COVID-19 is relatively infectious, but often under the radar COVID-19 is relatively infectious, but often under the radar
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COVID-19 is relatively infectious, but often under the radar

    This is part 65 of our coronavirus FAQ. Click here to read other installments: #Coronavirus the facts. Find the latest information and answers from experts on COVID-19.

    The capacity to infect

    The contagiousness of a virus is measured by a variable known as R0 (basic reproduction number). COVID-19 has a rating of about 2.5, making it relatively contagious. In other words, one infected person is estimated to infect about 2.5 others if the person doesn't take any preventive measures.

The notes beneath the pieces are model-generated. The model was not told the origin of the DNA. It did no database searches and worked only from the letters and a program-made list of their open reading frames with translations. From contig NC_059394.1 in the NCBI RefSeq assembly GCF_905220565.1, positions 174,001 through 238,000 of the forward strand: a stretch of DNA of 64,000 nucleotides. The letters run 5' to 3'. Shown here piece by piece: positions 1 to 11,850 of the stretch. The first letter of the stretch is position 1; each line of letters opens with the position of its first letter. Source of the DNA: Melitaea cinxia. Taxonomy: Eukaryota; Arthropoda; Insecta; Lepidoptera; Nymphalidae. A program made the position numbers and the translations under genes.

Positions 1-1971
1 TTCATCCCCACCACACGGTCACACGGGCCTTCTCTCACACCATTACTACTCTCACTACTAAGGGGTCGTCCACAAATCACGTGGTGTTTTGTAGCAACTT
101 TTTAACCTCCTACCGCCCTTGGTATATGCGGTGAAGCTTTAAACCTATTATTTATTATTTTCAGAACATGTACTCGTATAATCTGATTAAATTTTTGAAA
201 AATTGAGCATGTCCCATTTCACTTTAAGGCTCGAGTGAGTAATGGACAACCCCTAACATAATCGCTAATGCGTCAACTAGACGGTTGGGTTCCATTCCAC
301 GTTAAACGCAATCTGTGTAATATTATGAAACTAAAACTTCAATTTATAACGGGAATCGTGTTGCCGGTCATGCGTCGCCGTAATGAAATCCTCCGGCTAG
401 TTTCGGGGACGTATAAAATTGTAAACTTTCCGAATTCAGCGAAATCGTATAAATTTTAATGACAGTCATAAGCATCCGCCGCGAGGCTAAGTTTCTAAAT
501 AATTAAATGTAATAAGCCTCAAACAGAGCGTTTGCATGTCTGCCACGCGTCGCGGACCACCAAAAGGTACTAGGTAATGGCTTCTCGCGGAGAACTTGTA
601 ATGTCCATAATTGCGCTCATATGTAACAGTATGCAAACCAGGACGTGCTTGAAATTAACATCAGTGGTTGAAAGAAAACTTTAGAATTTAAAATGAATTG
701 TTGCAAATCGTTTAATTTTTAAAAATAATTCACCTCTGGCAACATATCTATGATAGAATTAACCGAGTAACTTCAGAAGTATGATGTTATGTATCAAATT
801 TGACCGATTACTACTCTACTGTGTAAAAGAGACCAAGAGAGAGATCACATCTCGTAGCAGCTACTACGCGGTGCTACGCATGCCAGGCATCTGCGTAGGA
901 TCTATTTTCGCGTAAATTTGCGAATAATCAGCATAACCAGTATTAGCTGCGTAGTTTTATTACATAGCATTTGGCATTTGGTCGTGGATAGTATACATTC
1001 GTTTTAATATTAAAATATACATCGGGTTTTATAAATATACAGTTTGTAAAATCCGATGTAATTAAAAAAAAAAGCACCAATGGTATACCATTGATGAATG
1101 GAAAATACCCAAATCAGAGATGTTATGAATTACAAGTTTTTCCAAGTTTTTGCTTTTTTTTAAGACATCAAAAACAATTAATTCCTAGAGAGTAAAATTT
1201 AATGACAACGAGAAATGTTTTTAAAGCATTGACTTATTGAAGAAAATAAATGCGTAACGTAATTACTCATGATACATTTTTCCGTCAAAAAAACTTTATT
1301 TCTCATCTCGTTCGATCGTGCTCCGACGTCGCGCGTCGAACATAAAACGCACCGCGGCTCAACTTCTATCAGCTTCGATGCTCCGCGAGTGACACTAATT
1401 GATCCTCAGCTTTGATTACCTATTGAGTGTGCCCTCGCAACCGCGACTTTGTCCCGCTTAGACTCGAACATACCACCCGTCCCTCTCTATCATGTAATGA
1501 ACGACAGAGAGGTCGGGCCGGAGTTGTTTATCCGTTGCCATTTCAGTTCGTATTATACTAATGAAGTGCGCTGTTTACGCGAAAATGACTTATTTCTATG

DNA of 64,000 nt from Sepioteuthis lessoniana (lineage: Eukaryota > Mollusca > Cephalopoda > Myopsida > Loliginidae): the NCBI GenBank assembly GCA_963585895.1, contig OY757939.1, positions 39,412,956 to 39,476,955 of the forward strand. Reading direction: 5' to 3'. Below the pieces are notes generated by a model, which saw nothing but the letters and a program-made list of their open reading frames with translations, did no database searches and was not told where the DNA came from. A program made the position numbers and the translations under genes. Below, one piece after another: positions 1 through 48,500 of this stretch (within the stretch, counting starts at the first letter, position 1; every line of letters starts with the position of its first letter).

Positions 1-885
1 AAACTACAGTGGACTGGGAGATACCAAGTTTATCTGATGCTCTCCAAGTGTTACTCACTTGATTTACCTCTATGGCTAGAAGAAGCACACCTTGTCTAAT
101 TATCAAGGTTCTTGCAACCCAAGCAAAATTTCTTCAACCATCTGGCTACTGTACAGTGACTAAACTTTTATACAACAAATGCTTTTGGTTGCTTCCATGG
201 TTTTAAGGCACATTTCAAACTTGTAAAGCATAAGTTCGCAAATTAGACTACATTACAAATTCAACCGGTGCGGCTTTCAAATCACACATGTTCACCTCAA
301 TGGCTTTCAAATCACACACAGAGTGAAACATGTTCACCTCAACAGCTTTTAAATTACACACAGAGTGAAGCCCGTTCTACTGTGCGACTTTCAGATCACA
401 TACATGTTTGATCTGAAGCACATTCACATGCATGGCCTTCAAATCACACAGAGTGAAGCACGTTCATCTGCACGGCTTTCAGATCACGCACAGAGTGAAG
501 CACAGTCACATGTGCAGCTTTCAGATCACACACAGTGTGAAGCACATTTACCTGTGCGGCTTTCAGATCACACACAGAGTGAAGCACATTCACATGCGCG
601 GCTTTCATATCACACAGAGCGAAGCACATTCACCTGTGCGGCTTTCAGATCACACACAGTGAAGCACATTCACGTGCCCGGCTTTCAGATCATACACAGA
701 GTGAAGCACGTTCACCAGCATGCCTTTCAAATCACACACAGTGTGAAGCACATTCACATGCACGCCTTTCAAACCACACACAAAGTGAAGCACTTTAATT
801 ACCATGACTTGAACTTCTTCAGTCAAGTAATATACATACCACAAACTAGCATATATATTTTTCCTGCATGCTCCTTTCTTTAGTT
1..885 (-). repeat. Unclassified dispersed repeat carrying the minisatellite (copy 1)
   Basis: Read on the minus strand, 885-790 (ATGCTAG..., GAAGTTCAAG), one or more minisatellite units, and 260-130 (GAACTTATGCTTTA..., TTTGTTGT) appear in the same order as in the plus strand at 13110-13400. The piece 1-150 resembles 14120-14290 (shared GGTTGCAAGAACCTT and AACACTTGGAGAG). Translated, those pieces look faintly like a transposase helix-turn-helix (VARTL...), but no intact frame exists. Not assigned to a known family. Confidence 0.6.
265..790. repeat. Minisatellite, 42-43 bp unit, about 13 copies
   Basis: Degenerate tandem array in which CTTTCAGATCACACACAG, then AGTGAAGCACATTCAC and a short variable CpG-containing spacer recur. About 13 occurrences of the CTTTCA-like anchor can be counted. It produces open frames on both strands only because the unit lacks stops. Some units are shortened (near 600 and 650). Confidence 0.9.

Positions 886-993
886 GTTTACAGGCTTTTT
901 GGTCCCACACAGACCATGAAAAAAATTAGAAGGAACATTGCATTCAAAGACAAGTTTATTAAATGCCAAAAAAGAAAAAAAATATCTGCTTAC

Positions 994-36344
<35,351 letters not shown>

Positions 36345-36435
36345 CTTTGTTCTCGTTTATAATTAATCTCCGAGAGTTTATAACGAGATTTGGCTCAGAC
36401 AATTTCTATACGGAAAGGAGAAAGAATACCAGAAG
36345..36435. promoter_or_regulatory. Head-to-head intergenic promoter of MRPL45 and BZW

Measles can be anywhere between 12 and 18, while influenza is reportedly between 2 and 3. MERS is less than 1. A virus is unlikely to spread if its index is less than one.

    R0 is an average, meaning some people will infect far more than that figure, and some will infect fewer. For example, if there are ten infected people, eight of those might be infecting almost no one, while the other two may be spreading the virus to many others.

    Less-visible virus

    Another factor is the new coronavirus' relative invisibility -- in asymptomatic cases, it's hard to tell who is infected. Those without symptoms could also be spreading the virus, which makes it hard to prevent. That's a contrast with SARS, where it's easy to tell who is infected as they typically become seriously ill and are isolated, stopping the spread of infection.

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